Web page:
... for our purposes here it is enough to say that no one can understand, much less predict, the behavior of the CIA who does not understand that the agency works for the president. I know of no exceptions to this general rule. In practice it means that in the end the CIA will always bend to the wishes of the president, and as long as the director of central intelligence serves at the pleasure of the president this will continue to be the case. The general rule applies to both intelligence and operations: what the CIA says, as well as what it does, will shape itself over time to what the president wants. When presidents don't like what they are being told they ignore it. When they want something done they press until it happens. As a disciplined organization the agency does not complain about the one, or long resist the other. In a word, it is responsive. ...
The first time a Senate investigating committee seriously looked into the way presidents use the CIA was in 1975, following discovery by the public that the CIA had made serious and sustained efforts to assassinate Cuba's Communist leader, Fidel Castro. The existence of the plots raised the obvious question: Who authorized them? Efforts to kill Castro had begun under President Eisenhower, were actively pursued under President Kennedy, and were not abandoned until after the election of President Johnson in 1964. It was not only presidents and their defenders who denied that the White House had plotted murder; the chief of the CIA during the years when the plotting was at its height, John McCone, also insisted he knew nothing of these schemes and as a Catholic would never have agreed to them. At the outset of the investigation the committee's chairman, Senator Frank Church of Idaho, in effect accepted these denials at face value and said he thought the CIA had behaved like "a rogue elephant on a rampage" during the years when Castro's overthrow was a principal goal of American foreign policy. A "rogue elephant," of course, listens to no one.
But all talk of a "rogue" CIA had disappeared before the Senate investigating committee finally published its 350-page report on Alleged Assassination Plots Involving Foreign Leaders in November 1975. This extraordinary document recounted in meticulous detail the CIA's many attempts, some with the help of notorious Mafia gangsters, to kill Castro, along with its involvement in other plots to kill Rafael Trujillo in the Dominican Republic, Patrice Lumumba in the Congo, and Salvador Allende in Chile. The Church Committee report was unprecedented; no other nation had ever conducted a comparable investigation of its own intelligence activities, and the report's release was preceded by intense behind-the-scenes maneuvering. An increasingly alarmed President Ford, horrified as news of the plots leaked out during the months of the committee's investigation, reversed his initial support for an inquiry and urged members of Church's committee to keep their findings under wraps.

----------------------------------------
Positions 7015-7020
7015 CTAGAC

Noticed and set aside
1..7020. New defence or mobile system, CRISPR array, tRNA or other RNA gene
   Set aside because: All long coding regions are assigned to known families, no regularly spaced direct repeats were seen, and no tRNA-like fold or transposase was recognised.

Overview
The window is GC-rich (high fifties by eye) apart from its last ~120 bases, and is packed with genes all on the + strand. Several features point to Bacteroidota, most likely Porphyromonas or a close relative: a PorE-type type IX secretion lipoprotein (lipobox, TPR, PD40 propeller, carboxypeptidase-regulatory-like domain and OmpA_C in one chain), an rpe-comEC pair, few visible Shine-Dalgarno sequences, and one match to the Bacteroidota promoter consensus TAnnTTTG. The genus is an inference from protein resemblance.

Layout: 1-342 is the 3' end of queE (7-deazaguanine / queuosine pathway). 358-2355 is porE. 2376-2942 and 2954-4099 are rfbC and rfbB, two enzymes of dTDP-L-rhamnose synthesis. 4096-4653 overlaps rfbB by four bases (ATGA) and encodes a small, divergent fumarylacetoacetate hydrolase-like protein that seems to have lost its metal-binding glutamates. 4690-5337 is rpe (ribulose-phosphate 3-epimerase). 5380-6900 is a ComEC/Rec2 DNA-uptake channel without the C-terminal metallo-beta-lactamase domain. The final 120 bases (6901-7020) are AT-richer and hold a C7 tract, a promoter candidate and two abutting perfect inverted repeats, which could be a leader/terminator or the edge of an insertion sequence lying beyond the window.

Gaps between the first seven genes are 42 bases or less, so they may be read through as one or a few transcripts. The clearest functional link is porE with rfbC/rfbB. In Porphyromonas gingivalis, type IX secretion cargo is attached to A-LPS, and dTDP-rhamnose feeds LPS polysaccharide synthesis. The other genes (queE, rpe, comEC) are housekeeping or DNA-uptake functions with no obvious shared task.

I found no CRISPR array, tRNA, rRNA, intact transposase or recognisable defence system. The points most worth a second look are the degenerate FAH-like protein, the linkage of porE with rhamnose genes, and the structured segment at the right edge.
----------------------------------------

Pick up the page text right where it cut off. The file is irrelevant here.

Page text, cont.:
The pressure was so great that the Senate itself, fearful of taking a stand, refused either to support or oppose publication of the report. In the end committee members agreed to go ahead only after Senator Church threatened to resign in protest if they repudiated their own work. The result when the report appeared was a predictable nine-day-wonder in the news media and something like a crash course in political realism for reporters, scholars, historians, and the general public. In the past, when American officials had stoutly denied that the United States would ever stoop to secret murder, outsiders could never be really sure if they were being told the truth or a fairy tale. The Church Committee report introduced all who cared to know to the secret world as it is.
But what about the awkward question of authorization—did Presidents Eisenhower, Kennedy, and Johnson approve the murder plots or not? The general rule leaves no room for doubt on this score; of course authority came from the White House—where else? Laymen need not agonize over this question; the absence of an explosion of official anger at the discovery of murder plots provides all the evidence anybody really needs.
The Church Committee did not have the ordinary citizen's luxury of addressing this question on the merits. The defenders of presidents were ready for a bare-knuckle fight to the death, and of course the surviving evidence was never quite 1,000 percent conclusive. Senator Church was a political man in a political town. What to do? In this painful situation the testimony of Robert McNamara unexpectedly offered the Church Committee and its chairman a soft resolution of their dilemma. As the secretary of defense under Kennedy, McNamara was in the government's innermost circle —not just intimately familiar with efforts to overthrow Castro but to some degree even their author. If anyone knew who gave the go-ahead it was McNamara, but he circled the matter with great care. He told the Church Committee that White House approval of assassination attempts would have been "totally inconsistent with everything I know about" President Kennedy and his brother Bobby, who had been placed in charge of efforts to get rid of Castro after the failure of the CIA-backed invasion of Cuba at the Bay of Pigs in April 1961. At the same time, McNamara told the committee, he knew the CIA well—the agency would never go off on its own. He wasn't denying that the efforts to kill Castro took place, he wasn't saying that those efforts were duly authorized, and he wasn't saying that the CIA was out of control. "I understand the contradiction that this carries with respect to the facts," he concluded. The McNamara formula was intellectually weak but it offered a way out. Church accordingly chose caution over glory, followed McNamara's lead, and said in effect that the committee had been unable to establish exactly who authorized the plots.
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